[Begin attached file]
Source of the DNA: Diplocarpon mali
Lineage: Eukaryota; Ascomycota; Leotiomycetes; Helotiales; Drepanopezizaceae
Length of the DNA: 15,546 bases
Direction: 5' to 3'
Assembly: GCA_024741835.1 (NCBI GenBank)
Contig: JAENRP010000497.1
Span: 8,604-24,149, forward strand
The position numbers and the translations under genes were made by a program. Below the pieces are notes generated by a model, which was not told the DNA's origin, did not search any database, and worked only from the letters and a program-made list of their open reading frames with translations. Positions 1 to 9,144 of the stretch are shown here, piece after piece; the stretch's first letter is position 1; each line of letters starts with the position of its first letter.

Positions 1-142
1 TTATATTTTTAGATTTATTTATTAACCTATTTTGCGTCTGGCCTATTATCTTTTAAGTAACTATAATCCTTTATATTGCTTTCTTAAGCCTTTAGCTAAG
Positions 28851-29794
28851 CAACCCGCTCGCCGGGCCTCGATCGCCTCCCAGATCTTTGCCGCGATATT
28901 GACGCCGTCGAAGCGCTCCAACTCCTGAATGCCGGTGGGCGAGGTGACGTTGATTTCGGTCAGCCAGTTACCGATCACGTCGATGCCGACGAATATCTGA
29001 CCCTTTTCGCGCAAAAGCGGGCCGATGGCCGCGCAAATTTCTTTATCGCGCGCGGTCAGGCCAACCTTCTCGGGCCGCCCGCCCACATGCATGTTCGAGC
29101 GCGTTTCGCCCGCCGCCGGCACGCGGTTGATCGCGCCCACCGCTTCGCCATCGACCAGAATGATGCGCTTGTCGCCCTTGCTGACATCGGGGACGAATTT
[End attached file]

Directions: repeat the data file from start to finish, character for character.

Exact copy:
Source of the DNA: Diplocarpon mali
Lineage: Eukaryota; Ascomycota; Leotiomycetes; Helotiales; Drepanopezizaceae
Length of the DNA: 15,546 bases
Direction: 5' to 3'
Assembly: GCA_024741835.1 (NCBI GenBank)
Contig: JAENRP010000497.1
Span: 8,604-24,149, forward strand
The position numbers and the translations under genes were made by a program. Below the pieces are notes generated by a model, which was not told the DNA's origin, did not search any database, and worked only from the letters and a program-made list of their open reading frames with translations. Positions 1 to 9,144 of the stretch are shown here, piece after piece; the stretch's first letter is position 1; each line of letters starts with the position of its first letter.

Positions 1-142
1 TTATATTTTTAGATTTATTTATTAACCTATTTTGCGTCTGGCCTATTATCTTTTAAGTAACTATAATCCTTTATATTGCTTTCTTAAGCCTTTAGCTAAG
Positions 28851-29794
28851 CAACCCGCTCGCCGGGCCTCGATCGCCTCCCAGATCTTTGCCGCGATATT
28901 GACGCCGTCGAAGCGCTCCAACTCCTGAATGCCGGTGGGCGAGGTGACGTTGATTTCGGTCAGCCAGTTACCGATCACGTCGATGCCGACGAATATCTGA
29001 CCCTTTTCGCGCAAAAGCGGGCCGATGGCCGCGCAAATTTCTTTATCGCGCGCGGTCAGGCCAACCTTCTCGGGCCGCCCGCCCACATGCATGTTCGAGC
29101 GCGTTTCGCCCGCCGCCGGCACGCGGTTGATCGCGCCCACCGCTTCGCCATCGACCAGAATGATGCGCTTGTCGCCCTTGCTGACATCGGGGACGAATTT